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The Latest: OMB preps for shutdown, WH says it's unlikely

White House press secretary Sean Spicer speaks during the daily briefing at the White House in Washington, Wednesday, April 19, 2017. (AP Photo/Susan Walsh)
White House press secretary Sean Spicer speaks during the daily briefing at the White House in Washington, Wednesday, April 19, 2017. (AP Photo/Susan Walsh)
FILE - In this March 16, 2017, file photo, White House budget director Mick Mulvaney speaks at the White House, in Washington. Mulvaney says that Democratic negotiators on a massive spending bill need to agree to funding top priorities of President Donald Trump, such as a down payment on a border wall and hiring of additional immigration agents. Mulvaney told The Associated Press on April 20, that “elections have consequences” and that “we want wall funding” as part of the catchall spending bill, which lawmakers hope to unveil next week. (AP Photo/Andrew Harnik, file)
FILE - In this March 16, 2017, file photo, White House budget director Mick Mulvaney speaks at the White House, in Washington. Mulvaney says that Democratic negotiators on a massive spending bill need to agree to funding top priorities of President Donald Trump, such as a down payment on a border wall and hiring of additional immigration agents. Mulvaney told The Associated Press on April 20, that “elections have consequences” and that “we want wall funding” as part of the catchall spending bill, which lawmakers hope to unveil next week. (AP Photo/Andrew Harnik, file)
Copyright 2014 The Associated Press. All rights reserved. This material may not be published, broadcast, rewritten or redistributed.The Associated Press
Friday, April 21, 2017 01:31 pm

WASHINGTON - The Latest on negotiations on a budget bill (all times local):

1:25 p.m.

The Office of Management and Budget has begun taking routine steps in preparation for a potential government shutdown that the White House is hoping to avoid.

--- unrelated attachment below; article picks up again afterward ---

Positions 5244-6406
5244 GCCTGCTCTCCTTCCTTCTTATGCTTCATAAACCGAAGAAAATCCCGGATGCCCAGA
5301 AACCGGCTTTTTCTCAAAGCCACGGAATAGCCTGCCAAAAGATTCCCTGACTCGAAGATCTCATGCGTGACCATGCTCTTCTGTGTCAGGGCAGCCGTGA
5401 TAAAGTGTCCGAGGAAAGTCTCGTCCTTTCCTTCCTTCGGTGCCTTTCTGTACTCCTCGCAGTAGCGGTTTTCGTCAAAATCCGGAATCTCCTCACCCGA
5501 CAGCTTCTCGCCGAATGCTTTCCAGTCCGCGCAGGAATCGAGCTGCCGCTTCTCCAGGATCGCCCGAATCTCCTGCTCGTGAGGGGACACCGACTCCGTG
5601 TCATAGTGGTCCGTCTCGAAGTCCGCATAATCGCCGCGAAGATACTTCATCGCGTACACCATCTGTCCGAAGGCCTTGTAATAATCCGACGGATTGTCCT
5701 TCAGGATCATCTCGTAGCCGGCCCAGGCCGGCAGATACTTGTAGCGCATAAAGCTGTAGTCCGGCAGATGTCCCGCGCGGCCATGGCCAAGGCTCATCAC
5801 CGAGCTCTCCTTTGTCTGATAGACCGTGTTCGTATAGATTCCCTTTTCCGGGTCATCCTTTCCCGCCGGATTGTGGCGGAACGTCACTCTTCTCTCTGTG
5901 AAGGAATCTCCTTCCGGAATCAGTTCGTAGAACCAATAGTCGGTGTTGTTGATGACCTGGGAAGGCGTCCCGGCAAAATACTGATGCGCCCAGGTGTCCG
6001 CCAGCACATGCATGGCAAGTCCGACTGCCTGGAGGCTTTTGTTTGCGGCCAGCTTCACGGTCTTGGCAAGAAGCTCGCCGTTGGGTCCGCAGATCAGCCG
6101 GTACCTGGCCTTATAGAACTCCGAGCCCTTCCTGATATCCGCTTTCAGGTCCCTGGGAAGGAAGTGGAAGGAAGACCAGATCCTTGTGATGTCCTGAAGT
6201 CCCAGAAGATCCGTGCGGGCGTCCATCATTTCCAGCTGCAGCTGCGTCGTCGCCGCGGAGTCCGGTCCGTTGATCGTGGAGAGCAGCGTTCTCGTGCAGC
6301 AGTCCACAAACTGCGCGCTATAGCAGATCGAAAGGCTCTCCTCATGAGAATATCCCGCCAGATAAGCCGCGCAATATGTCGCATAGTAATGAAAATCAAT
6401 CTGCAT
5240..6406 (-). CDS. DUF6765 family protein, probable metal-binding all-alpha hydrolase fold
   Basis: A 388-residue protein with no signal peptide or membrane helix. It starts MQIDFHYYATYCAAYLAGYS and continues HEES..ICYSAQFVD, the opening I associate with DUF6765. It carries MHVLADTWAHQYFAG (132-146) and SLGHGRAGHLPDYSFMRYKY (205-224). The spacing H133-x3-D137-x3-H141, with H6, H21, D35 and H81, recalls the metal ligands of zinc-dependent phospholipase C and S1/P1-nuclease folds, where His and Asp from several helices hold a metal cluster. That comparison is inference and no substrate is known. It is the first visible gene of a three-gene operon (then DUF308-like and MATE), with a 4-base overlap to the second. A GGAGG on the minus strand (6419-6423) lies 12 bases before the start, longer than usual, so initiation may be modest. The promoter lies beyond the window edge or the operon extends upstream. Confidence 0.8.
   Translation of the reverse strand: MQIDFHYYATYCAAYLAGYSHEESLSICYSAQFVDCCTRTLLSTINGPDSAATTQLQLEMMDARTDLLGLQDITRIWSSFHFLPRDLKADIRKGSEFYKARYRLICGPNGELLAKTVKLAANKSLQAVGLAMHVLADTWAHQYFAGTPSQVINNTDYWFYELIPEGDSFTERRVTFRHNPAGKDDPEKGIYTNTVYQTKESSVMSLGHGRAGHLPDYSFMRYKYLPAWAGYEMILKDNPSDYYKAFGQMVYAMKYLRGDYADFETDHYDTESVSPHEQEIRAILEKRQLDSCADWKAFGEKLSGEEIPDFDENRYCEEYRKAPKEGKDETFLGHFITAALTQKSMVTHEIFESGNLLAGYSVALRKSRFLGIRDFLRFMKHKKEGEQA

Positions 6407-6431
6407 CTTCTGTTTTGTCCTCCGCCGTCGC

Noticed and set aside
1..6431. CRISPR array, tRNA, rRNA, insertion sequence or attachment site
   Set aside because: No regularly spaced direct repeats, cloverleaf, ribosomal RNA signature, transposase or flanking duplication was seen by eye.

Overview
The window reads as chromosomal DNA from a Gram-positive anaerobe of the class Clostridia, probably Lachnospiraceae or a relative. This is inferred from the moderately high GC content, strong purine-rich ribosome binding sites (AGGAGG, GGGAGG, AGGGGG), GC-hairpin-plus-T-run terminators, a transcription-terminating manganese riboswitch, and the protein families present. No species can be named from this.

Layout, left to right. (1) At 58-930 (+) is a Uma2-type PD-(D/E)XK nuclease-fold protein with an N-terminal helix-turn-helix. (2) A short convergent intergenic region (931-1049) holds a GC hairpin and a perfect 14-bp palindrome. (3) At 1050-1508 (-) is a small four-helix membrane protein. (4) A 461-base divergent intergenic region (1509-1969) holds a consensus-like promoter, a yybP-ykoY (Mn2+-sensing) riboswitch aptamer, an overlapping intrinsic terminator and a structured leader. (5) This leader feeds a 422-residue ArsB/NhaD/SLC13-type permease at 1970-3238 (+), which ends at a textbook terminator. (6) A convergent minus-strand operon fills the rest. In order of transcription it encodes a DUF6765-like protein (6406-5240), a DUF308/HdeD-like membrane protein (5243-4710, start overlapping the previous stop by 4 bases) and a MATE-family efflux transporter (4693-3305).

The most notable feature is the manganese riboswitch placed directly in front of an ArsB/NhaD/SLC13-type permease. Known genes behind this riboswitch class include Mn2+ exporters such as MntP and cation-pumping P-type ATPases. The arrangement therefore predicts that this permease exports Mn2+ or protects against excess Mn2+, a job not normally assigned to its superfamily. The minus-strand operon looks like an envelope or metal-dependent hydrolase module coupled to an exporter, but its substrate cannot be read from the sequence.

Press Secretary Sean Spicer stressed that the steps were required ahead of the expiration of government funding at the end of next week.

Still, he characterized a funding lapse as "unlikely" and says the White House remains "confident that we're not going to have a shutdown."

The administration is insisting on money for Trump's promised Southern border wall and wants other items rejected by Democrats as part of the proposed spending bill.

Spicer says that the administration has made the president's priorities clear, but adds: "we're committed to not having a shutdown."

___

3 a.m.

The White House budget director says money for the wall President Donald Trump wants to build along the U.S. border with Mexico must be part of the massive spending bill Congress is preparing.

Trump's budget chief, Mick Mulvaney, tells The Associated Press in an interview that additional funding also must be included to hire more immigration agents.

Lawmakers hope to unveil the catchall spending bill next week. The $1 trillion-plus legislation is leftover business from last year's election-season gridlock and would cover the operating budgets of every Cabinet department except for Veterans Affairs.

Talks on the spending bill have hit a rough patch - and a deadline to avert a government shutdown looms late next week.

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